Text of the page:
The fog is back this morning, and it's thick, sucking all the color out of the earth and sky. Fog brings with it a sense of isolation, restricting our access to the business-as-usual going on outside our field of vision. It shrinks the world into a gray space no larger than that which we can see through cobweb-laden eyes. I find the phenomenon interesting for all of about two minutes, then it becomes tiresome, and I'm ready for it to burn away.
Unless the fog is part of a story. Then, I enjoy it immensely. In a good story fog becomes a character of its own, a living character, and one to be reckoned with. It can be deliciously thrilling when it enshrouds the forest that a child entered for the first time half an hour earlier, thinking the leaf-covered path through the trees might be a shortcut home. Or when it settles over a vast lake, obscuring the shoreline from a man who has been fishing alone in a small boat and suddenly can't get his bearings. Or when great, blowing puffs of it surround the car in which a fearful woman drives in the night on a narrow, two-lane road, frantically fleeing the abusive husband she knows will awaken too soon from his drunken slumber.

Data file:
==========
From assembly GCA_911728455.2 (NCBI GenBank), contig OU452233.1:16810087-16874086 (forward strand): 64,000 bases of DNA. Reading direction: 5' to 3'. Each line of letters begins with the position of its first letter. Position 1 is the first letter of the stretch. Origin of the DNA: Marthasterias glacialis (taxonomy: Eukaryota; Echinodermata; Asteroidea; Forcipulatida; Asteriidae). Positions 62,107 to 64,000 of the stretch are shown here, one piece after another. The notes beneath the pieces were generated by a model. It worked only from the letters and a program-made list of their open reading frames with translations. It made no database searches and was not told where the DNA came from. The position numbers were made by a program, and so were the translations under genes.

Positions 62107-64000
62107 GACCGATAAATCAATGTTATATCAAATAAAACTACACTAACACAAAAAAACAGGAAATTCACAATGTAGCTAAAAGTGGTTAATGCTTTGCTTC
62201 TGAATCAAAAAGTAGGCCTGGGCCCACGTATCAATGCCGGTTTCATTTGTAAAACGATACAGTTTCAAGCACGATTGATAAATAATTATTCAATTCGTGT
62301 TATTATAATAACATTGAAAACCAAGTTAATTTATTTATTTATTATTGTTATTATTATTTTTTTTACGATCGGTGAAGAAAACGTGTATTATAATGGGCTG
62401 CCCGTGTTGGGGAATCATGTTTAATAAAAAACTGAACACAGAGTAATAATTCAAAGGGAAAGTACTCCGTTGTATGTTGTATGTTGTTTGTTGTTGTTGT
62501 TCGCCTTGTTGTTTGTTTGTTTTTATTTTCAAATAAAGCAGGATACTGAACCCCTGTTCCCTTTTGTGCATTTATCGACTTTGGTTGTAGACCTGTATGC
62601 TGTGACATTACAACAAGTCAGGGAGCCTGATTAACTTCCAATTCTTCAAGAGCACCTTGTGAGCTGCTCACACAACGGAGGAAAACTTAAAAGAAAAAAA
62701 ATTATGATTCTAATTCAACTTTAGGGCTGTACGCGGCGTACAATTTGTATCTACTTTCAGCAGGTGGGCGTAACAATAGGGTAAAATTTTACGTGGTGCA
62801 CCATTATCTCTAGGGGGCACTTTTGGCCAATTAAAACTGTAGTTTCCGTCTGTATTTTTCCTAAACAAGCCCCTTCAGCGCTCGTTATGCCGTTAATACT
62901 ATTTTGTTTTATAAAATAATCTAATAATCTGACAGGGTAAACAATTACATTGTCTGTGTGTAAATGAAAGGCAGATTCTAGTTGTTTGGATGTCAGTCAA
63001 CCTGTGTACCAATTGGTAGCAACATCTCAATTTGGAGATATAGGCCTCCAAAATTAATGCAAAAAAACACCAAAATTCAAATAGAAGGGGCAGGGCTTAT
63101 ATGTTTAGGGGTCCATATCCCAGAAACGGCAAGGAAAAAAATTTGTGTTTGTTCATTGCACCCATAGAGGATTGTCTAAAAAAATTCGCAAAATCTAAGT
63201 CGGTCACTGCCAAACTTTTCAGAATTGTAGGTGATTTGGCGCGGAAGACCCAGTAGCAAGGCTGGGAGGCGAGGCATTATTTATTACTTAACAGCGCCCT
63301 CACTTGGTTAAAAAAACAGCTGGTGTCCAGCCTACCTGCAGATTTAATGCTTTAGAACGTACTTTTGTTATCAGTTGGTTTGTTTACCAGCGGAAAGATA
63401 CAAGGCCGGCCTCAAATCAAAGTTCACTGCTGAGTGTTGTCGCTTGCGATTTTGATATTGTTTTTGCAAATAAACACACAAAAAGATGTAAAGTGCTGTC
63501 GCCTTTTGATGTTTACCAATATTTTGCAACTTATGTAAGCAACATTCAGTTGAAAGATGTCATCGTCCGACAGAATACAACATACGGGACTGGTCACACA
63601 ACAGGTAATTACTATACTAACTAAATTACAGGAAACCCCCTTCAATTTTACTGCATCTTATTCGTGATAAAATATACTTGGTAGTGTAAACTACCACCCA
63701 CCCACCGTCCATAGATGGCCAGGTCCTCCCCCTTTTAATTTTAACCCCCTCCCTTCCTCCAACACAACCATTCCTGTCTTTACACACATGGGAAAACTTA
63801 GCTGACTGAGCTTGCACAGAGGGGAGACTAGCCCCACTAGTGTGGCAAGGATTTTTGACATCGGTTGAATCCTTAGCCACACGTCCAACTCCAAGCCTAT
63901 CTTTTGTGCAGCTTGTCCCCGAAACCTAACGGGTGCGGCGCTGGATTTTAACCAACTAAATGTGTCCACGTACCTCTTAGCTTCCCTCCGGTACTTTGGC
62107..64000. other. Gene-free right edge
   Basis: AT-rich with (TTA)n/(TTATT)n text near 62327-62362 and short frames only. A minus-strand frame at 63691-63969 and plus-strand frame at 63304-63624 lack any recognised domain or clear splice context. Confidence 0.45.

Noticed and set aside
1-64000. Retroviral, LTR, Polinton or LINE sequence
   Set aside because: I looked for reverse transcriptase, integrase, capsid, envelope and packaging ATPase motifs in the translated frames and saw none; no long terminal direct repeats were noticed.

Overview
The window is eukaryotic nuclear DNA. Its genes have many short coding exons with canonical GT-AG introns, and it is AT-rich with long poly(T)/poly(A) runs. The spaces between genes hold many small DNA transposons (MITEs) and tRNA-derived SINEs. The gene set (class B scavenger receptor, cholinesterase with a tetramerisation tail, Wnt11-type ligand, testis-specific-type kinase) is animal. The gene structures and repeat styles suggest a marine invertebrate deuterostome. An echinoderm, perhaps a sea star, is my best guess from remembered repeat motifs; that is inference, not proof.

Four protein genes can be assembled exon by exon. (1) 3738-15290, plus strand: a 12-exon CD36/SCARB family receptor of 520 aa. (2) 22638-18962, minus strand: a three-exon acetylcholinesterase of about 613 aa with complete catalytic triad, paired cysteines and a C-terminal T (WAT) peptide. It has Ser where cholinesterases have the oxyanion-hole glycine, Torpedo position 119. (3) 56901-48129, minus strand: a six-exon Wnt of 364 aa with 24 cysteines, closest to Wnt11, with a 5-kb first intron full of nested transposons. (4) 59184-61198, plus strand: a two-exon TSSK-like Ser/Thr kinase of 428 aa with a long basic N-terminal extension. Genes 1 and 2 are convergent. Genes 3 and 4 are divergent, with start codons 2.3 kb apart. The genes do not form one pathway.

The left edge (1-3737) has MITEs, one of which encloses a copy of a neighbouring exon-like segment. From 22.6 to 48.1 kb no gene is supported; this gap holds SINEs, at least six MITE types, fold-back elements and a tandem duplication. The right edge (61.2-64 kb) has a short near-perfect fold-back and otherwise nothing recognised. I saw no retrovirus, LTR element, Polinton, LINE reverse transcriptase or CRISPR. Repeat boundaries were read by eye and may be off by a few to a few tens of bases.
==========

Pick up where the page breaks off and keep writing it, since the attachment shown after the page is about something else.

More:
Imagining those foggy scenarios made me remember a favorite Alfred Hitchcock movie, Midnight Lace, in which a newly married American woman (Doris Day) is stalked in a dense London fog. Ummm-ummm. Fog like this produces the best kind of shivers: